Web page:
Born in London, England on Sept. 22, 1874, Major Coote was a career army officer and a veteran of both the Boer War and WWI. Upon retiring from the military, he inherited the Coote estate at Ballyfin, Ireland. By then the staff had been halved and then some. The land was being redistributed by law, obliterating the remnants of the feudal age. Ballyfin was no longer the pride of a man’s title. In other words, he couldn’t afford it. And so this huge plantation
which was self-sustaining and highly productive in its day, was passed on to a Roman Catholic teaching brotherhood, the Patrician Brothers. They founded Ballyfin College.
I would love to know the story of how Sir Coote then settled in Carmel, CA in 1932 and took up painting as a hobby. In 1934, he asks Hugh Comstock to build a two-story Tudor influenced home.
It is an example of English Arts and Crafts Architecture and costs $9,500.
In 1935, he adds a Studio for $418.00
Although this home is lovely, it is a far cry from the Coote estate at Ballyfin, Ireland that he inherited in 1920 .
He only lives in this home for 7 years before his death in July, 1941.
I have hunted for this home for some time and finally find it this trip. It sits back from the street. The sparkle of the leaded glass windows catch my eye.
I am up to the front door
where I rap the knocker
and admire the porch light,
and the plantings.
When I find the original elevations, it look much more like a cottage. It is simpler. Now additions and plantings obscure the original design.
I love the way Mr. Comstock has provided a “sectioned” view to show what lies on the other side of the walls. It is like looking into a doll house.
When no one answers, I start around to the side gate. I am tempted to join the “window peeping” ducks, but refrain.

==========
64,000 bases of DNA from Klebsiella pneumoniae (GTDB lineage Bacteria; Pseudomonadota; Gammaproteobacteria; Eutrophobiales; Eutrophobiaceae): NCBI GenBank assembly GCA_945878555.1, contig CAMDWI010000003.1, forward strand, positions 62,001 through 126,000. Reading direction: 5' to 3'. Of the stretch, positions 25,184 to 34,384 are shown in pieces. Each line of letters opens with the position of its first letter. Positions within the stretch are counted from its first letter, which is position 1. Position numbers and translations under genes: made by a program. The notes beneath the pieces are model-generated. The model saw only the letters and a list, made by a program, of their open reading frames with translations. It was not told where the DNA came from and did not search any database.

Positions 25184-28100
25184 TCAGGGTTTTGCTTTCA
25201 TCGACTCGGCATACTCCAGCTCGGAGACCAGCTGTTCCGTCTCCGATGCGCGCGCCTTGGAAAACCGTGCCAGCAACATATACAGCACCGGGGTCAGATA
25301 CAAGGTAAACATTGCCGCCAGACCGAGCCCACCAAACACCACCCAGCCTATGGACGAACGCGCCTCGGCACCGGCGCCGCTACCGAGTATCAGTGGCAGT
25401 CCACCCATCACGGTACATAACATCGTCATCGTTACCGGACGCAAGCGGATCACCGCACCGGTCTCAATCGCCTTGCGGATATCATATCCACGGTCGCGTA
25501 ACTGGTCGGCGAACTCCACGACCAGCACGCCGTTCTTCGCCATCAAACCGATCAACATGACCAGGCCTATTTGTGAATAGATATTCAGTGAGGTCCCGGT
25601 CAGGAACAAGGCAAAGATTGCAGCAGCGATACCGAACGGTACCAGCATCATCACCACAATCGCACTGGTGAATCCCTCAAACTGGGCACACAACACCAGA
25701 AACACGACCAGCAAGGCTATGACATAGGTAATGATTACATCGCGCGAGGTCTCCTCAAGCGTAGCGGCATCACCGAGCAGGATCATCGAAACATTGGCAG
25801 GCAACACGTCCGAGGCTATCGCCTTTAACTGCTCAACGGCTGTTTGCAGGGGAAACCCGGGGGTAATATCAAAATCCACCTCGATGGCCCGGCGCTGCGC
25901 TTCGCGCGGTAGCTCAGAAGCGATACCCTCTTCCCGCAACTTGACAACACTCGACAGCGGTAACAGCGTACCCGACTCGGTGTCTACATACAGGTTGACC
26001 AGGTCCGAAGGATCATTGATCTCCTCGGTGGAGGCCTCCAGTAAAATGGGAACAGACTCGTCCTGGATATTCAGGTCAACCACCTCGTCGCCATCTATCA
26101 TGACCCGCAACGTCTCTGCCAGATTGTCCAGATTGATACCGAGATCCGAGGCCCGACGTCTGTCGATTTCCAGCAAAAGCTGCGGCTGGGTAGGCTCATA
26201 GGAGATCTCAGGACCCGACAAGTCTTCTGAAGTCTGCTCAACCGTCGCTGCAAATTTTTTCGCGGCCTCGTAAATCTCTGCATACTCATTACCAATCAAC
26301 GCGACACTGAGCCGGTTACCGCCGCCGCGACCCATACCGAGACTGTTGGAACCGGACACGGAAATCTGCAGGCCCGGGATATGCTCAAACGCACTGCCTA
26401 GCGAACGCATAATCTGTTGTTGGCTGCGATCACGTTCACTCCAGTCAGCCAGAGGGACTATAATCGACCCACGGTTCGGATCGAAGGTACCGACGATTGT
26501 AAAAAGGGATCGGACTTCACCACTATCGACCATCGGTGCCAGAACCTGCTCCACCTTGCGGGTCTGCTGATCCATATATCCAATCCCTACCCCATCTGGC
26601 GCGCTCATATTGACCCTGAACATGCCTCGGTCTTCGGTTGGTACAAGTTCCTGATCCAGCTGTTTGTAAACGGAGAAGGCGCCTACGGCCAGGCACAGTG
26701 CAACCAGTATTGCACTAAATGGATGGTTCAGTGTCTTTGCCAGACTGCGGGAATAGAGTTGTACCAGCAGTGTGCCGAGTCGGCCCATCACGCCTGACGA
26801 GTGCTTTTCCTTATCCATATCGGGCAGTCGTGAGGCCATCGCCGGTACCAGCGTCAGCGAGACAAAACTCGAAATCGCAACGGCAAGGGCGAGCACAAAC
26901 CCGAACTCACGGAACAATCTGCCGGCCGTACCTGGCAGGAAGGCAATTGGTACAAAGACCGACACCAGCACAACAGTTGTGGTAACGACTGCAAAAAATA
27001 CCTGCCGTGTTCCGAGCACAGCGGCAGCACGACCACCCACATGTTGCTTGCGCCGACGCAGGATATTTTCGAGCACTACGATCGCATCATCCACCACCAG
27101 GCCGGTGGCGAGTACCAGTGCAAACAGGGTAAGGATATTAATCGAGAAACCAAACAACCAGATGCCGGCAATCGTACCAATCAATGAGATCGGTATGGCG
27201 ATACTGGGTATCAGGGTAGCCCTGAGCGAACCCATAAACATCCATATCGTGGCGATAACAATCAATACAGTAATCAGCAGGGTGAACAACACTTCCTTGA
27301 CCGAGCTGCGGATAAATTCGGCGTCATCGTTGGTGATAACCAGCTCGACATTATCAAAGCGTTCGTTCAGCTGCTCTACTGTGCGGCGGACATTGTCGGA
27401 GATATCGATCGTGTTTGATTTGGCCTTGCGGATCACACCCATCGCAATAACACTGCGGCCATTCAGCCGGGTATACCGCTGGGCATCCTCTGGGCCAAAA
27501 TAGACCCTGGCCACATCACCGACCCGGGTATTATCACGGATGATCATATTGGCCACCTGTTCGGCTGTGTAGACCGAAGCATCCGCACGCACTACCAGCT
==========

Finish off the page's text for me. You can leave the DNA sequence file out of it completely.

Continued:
and I push my camera past the bells on the closed gate.
and snap a few shots of the garden.
I backtrack past the garage
to the studio on the north
And ring the bell.
No one answers so I follow a path past two small cottages.
I love the ornamentation.
Wow! Serious gardeners live here. There is a wonderful garden shed
and potting bench tucked away behind a huge oak tree.
What a charming house and patio.
Later at city hall, I find this is an addition and the original home looked like this.
There is even a cross-section drawing so we can peer through the walls.
The back patio is a work of art with its brick walls and floor, wrought iron furnishings and potted plants.
Along the south side of the lot is a mixed border.
This is more formal than most Carmel gardens and reminds me of the formal borders I have seen in England.
Later, at City Hall, I find the landscaping plan.
As I research on the internet, I find that Sir Coote’s estate in Ireland had a magnificent garden with bog, vast lake, deer park and “gardens in the antique style and extensive and elegant”.
The afternoon sun warms the south side of the house.
I pass a fountain
on the way to the gate
Which bears a small metal marker “ Grays Gate”.
The original plans show a smaller home. The first floor is quite elegant with a curving staircase, beamed living and dining rooms and large kitchen.
I love the second floor plan. Each spouse has their own dressing room and bath.
How very civilized. Scenes from Downton Abbey play in my head.
Major Cootes’ former home is now a 5 Star Country House Hotel in Ireland.